Work on the state of Quechua in Bolivia awarded in the presence of the first peoples

The author whose title means our house, in the arid highlands of the Potosi region of Bolivia, in the Quechua region. Already lauded at several international festivals, notably during the latest edition of Sundance, South American work addresses very contemporary First Nations themes of the region such as rural displacement, acculturation, and the devastating consequences of climate change.

The second prize went to high-quality Bolivian productions: The amazing a movement (The big a movementin French) by Kiro Rosso. This time, in the direction of La Paz, the capital of the crowded and dusty Andes, we met a miner who came to town with his friends for a labor demonstration.

Immediately, the man (played by Julio Cesar Ticuna) develops a strange illness. Then he asks for help from a shaman healer. Director Rousseau here signs a highly aesthetic and innovative film about the secular beliefs of the first peoples who faced the predation of the capitalist system. Note that this movie also won Best Cinematography.

We’ve been in South America since the jury awarded Best Documentary Film Abinas he is floor (nothing that The Sun), by Arami Olon. The Paraguayan filmmaker, now living in Switzerland, follows with her camera the race against time by Mateo Subodi Chiquino who relentlessly records the songs, legends and testimonies of the indigenous Ayoreans, whose culture and millennium memory are threatened by forced settlement.

female courage

Two titles emerged this year for the Rigoberta Menchú Prize. The grand prize went to the extraordinary Powerlands By Ivy Camille Manibeds Tso. This Canadian-American co-production immerses us in the many struggles of Indigenous women from around the world to preserve their lands and heritage.

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The second prize in this category was awarded testnadine I sapmy, By Norwegian Lislott Wagstadt, a touching documentary chronicles the courage of two Sami women who decide to break the silence in the era of the #MeToo movement.

The documentary Tystnaden i Sápmi by Norwegian Liselotte Wajstedt tells the story of two Sami women.

Photo: Paranord movie

It’s inevitable brutality Directed by Mikmack, Britten Hahnemann is the winner of the APTN Award, an award dedicated to an Aboriginal filmmaker of the year. In this road movie full of promise, two boys, borne by interpretations of Philip Lewitsky and Avery Winters, go in search of their original identity.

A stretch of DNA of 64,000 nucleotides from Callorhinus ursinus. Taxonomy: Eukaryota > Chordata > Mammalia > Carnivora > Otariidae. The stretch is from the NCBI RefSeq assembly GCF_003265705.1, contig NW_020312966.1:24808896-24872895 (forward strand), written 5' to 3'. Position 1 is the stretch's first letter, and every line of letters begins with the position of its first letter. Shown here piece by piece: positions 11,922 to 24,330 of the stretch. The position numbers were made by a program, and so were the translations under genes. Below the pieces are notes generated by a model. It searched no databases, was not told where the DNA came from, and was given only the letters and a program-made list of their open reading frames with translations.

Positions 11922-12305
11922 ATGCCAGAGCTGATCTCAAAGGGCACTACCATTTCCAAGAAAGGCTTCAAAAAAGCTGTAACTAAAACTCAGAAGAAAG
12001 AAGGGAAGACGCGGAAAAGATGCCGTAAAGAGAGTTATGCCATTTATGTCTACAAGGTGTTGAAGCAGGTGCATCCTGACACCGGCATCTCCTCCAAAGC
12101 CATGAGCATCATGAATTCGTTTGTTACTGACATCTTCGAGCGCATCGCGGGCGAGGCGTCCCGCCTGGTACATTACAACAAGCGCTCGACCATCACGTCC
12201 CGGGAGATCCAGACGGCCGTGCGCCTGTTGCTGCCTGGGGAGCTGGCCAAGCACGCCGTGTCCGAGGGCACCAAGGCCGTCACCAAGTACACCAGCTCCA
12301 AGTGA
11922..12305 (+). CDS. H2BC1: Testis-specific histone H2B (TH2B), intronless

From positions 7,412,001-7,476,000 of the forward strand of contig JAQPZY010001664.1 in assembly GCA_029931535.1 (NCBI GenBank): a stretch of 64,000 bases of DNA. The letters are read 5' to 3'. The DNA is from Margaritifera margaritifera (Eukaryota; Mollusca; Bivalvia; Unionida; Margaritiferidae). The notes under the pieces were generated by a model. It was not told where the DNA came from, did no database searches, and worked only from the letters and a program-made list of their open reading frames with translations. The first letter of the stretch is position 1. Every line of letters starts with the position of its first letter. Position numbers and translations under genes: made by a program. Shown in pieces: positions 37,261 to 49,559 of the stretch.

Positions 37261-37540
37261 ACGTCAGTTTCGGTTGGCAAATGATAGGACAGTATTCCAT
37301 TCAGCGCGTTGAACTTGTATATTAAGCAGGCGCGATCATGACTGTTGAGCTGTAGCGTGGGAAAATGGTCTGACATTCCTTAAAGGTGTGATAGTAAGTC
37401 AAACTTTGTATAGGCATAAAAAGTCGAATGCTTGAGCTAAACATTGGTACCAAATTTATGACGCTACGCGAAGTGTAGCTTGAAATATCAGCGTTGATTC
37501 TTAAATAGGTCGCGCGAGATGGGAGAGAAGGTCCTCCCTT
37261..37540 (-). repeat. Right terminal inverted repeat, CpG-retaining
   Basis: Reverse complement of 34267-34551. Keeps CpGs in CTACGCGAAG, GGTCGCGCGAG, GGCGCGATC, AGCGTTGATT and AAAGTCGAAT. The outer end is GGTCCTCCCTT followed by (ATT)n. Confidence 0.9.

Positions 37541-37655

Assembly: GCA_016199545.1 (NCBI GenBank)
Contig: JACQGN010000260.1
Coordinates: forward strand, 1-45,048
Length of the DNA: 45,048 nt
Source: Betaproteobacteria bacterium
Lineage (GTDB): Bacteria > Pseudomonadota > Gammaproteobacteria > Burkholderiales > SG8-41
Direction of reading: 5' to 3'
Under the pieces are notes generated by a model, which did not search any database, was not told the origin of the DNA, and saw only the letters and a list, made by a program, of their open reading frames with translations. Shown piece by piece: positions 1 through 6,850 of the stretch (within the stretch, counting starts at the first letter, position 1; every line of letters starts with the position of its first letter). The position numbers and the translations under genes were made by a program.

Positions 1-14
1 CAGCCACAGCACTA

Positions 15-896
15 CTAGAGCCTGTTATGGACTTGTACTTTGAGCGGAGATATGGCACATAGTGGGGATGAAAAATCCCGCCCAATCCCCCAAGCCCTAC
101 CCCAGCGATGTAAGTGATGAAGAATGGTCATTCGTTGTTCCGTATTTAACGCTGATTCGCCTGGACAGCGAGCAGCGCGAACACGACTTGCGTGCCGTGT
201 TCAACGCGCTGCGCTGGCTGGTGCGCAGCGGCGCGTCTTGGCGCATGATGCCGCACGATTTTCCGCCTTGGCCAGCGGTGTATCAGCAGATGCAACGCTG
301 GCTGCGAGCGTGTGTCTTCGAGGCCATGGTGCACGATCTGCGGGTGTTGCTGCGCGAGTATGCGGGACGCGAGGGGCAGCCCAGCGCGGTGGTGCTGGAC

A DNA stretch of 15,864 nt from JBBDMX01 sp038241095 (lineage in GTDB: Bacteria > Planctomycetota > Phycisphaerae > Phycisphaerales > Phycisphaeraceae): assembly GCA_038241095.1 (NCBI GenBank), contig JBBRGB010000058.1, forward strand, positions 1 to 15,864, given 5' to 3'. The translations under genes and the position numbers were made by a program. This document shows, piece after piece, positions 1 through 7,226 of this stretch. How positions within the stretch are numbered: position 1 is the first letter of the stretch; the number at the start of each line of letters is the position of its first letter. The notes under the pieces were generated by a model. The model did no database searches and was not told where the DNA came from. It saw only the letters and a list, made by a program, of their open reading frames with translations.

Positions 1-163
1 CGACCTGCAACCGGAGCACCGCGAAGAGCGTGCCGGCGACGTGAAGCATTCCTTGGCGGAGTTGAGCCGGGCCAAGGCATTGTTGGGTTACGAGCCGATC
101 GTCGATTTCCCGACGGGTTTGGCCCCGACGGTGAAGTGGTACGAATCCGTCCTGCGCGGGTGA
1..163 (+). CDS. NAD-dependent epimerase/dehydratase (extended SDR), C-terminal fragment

On the way, the brothers will meet a young man named Pasmay (Joshua Odjick, originally from Kitigan Zibi in Quebec) who will agree to accompany them on their quest. Strong work on rebellion, youth and freedom.

On the short film side, the Radio-Canada Indigenous Spaces Award went to Song From North PoleWritten by Jermaine Arnatojok, Neil Christopher and Louise Flaherty. In six flat minutes, the trio tells us, in music and motion pictures, the origins of the world according to the Inuit tradition of Nunavut. Special reference to ImalirigateWritten by Vincent Laureault and Tim Anafibek Soussi.

The International Short Film Award goes to Flores From The yanora, by Mexican Mariana X Rivera, interested in the people of Amouzgo in the state of Guerrero. Against the backdrop of femicide and exclusion, the story centers on a community willing to do anything to preserve its dignity and the traditions of its ancestors.

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Finally, Brazilian director Vincent Carrelli received the Historic Achievement Award For his work over four decades to give an image and a voice to the indigenous peoples of Brazil. His latest work Adeus, capitao It was also presented during the festival. A large-scale and ambitious production filmed in Portuguese and parkatêjê, the language of the indigenous Amazonian nation Gavião.

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